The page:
I will break down the report for you:
No mass effect or midline shift: there is nothing pushing on one side of the brain to make it move to the opposite side
No intracranial hemorrhage
or extra-axial fluid collections: There is no bleeding, no old blood or areas where the blood was absorbed and fluid was left behind.
The ventricles and sulci are symmetric and normal size for patients age: The ventricles are normal fluid filled spaces inside the brain, they enlarge slightly with age and can be enlarged also in conditions like hydrocephalus
"water on the brain". You're are normal in size
Post contrast images demonstrate no abnormal intraparenchymal or extra-axial enhancement: When they gave you dye, no areas became bright. Areas that typically are bright are things such as tumors, infection, inflammation and bleeding. You have none of these. It is a normal result.
Diffusion of weighted images demonstrate no areas of restricted diffusion: There is no abnormal movement of water molecules, which is seen in stroke, infection and in some tumors. You do not have any of these and the result is normal.
The visualized mastoid air cells, paranasal sinuses
and orbits are normal: Your sinuses are clear and don't show any sign of infection. A few tiny punctate areas of subcortical white matter signal abnormality in the high frontal lobes. T2/FLAIR white matter signal hyperintensitites in the the high frontal lobes. These are very nonspecific in appearance:
This statement refers to a specific type a signal seen on two different types of pictures seen on MRI: T2 and FLAIR. There are multiple different reasons for these, and almost everyone will have a few. Factors such as high blood pressure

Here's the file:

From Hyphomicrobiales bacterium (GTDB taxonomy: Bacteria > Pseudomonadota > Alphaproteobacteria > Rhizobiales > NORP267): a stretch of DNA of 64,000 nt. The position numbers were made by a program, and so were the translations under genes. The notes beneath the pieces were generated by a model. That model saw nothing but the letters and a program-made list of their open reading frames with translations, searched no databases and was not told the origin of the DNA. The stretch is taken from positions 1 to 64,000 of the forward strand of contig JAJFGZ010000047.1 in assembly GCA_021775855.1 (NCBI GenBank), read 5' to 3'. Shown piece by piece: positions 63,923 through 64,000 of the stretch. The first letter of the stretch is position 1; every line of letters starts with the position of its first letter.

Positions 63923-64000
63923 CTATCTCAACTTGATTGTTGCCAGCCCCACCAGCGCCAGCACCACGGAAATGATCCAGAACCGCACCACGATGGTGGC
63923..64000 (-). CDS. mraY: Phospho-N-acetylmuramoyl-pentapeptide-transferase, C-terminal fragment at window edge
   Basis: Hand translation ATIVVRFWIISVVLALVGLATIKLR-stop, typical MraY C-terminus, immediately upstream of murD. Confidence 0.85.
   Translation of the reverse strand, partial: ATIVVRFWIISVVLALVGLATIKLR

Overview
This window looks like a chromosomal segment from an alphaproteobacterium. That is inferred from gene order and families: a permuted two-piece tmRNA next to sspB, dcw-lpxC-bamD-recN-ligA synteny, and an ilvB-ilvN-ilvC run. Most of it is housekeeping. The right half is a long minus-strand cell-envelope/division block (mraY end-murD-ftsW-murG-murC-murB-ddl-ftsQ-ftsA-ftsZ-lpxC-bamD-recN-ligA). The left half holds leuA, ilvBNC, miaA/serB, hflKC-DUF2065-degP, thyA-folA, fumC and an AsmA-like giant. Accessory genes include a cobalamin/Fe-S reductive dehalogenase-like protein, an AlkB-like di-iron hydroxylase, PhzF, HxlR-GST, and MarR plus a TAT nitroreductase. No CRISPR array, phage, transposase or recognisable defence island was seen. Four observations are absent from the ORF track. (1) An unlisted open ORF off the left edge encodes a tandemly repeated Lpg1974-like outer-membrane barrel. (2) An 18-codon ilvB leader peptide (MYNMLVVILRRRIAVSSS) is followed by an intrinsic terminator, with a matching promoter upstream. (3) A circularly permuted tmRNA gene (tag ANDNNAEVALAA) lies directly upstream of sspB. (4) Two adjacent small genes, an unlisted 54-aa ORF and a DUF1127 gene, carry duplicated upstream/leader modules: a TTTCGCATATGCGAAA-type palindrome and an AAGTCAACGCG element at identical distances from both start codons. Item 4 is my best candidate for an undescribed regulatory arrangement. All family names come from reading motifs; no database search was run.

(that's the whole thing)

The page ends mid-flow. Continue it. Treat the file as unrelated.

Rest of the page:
, diabetes, smoking, vascular disease
and multiple sclerosis can cause such spots, though the ones in multiple sclerosis have a particular look to them and per the radiologist
report he/she did not suspect that.
We think that the spots are formed when tiny blood vessels become diseases from high blood pressure,diabetes and high cholesterol
. HOWEVER, people with migraines are known to develop them as well, and we don't know exactly what they mean. Because of that we literally called them "UBOs" - unidentified bright objects. You have very few, they are as the radiologist said "nonspecific" meaning they are not pointing to a particular disease process. So a few rare spots in a person with migraines is to be expected and is of no consequence. Even if not caused by migraines, they are very few and far in between, so you shouldn't be concerned about them. Essentially you have a normal brain MRI for your age and history of possible migraines.
Hope I have answered your query. Let me know if I can assist you further.
Dr. Janne Nissinen, Neurologist